” The American steel band story is one of migration and the appropriation of the national music of Trinidad by and for the cultural dominance of America. Yet, the characters in this narrative have, in a metaphorical sense, created poetry out of their invisibility. The following discussion will parse out the development of steel pan in America into sections that include an analysis of early steel band influences within Cold War American popular music, the Calypso craze, the New York Carnival scene, Pete Seeger and steel pan as American folk music, the United States Navy Steel Band, early examples of steel band success in academia, steel band‘s attempt to find voice and identity within the American popular music landscape and commercial music, American steel pan‘s first virtuoso Andy Narell, several individual case studies, and current national trends. In America, the steel drum ensemble is quickly becoming a popular fixture in public schools, universities, and community centers. Despite its unique nature, the steel pan has experienced a fate similar to many other non-western folk instruments; it has been integrated, appropriated, and modified by American practitioners into an entirely new and independent genre, increasingly different in style and character from its roots. Yet, the title of this study suggests a master narrative to the development of the steel band in the United States, and the present study explores the whole social and artistic phenomenon of steel band, with a geographical focus on the United States rather than Trinidad, and its development over time. Throughout this dissertation every attempt will be made to explore, locate, and provide a historical analysis of the first appearance of steel band music in the United States, drawing links between institutional locations (military bands, school and university programs, recordings/record labels, and more) and regional sites (Harlem, Brooklyn, Dekalb, Illinois) whenever possible. ” Excerpt from ‘Abstract’ of the Full Text.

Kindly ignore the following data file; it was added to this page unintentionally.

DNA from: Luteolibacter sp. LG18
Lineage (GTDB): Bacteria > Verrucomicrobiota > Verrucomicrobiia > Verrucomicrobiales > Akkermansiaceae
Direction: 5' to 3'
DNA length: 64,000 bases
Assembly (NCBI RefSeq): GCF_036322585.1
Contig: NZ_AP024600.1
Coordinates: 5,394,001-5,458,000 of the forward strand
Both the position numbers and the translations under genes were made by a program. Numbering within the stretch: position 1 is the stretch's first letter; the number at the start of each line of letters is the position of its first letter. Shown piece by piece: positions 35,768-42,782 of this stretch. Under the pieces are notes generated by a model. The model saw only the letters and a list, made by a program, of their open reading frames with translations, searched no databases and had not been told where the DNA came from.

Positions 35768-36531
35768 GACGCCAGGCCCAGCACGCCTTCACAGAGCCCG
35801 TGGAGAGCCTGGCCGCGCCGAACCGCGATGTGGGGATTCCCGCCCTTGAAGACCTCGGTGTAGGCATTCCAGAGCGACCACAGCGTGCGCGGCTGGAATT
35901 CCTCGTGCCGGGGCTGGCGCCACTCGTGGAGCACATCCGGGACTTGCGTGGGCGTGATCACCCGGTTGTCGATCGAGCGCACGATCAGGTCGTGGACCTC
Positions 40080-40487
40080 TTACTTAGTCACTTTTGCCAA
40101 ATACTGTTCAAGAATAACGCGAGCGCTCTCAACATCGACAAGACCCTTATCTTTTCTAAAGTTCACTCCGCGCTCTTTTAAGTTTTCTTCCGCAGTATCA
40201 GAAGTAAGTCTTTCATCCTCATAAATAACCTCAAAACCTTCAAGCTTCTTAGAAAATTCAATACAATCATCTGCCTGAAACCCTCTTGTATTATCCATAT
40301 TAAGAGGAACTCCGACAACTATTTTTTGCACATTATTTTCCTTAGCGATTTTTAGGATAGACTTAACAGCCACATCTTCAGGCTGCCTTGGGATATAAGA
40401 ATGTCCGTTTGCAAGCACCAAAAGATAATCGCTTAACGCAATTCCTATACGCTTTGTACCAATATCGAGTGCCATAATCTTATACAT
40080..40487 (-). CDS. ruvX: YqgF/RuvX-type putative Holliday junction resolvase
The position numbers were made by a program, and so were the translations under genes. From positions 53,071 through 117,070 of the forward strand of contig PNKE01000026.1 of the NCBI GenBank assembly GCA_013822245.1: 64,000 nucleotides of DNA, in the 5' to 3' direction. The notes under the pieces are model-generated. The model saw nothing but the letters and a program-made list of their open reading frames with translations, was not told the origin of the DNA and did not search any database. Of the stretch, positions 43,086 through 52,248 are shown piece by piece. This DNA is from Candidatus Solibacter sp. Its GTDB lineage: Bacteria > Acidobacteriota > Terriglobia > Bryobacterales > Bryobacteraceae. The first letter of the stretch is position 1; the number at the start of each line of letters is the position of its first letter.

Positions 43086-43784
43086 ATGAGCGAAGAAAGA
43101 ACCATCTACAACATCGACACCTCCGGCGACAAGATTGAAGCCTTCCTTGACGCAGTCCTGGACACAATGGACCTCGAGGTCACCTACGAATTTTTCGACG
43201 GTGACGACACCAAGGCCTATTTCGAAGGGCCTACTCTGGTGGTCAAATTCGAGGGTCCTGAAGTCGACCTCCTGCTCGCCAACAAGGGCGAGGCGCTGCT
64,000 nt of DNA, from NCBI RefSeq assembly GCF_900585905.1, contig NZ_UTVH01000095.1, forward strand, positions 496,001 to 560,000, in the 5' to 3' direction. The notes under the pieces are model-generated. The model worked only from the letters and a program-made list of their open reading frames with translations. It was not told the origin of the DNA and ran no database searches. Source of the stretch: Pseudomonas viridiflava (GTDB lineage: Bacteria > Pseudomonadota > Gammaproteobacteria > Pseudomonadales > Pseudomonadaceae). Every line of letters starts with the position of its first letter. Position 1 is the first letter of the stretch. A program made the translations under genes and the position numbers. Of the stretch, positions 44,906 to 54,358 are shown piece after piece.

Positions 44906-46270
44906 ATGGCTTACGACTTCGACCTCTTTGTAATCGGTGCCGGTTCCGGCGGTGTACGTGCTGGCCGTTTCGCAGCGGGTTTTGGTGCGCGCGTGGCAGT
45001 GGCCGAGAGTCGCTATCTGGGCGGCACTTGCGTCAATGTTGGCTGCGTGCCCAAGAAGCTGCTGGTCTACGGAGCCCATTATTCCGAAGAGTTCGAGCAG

Andrew R. Martin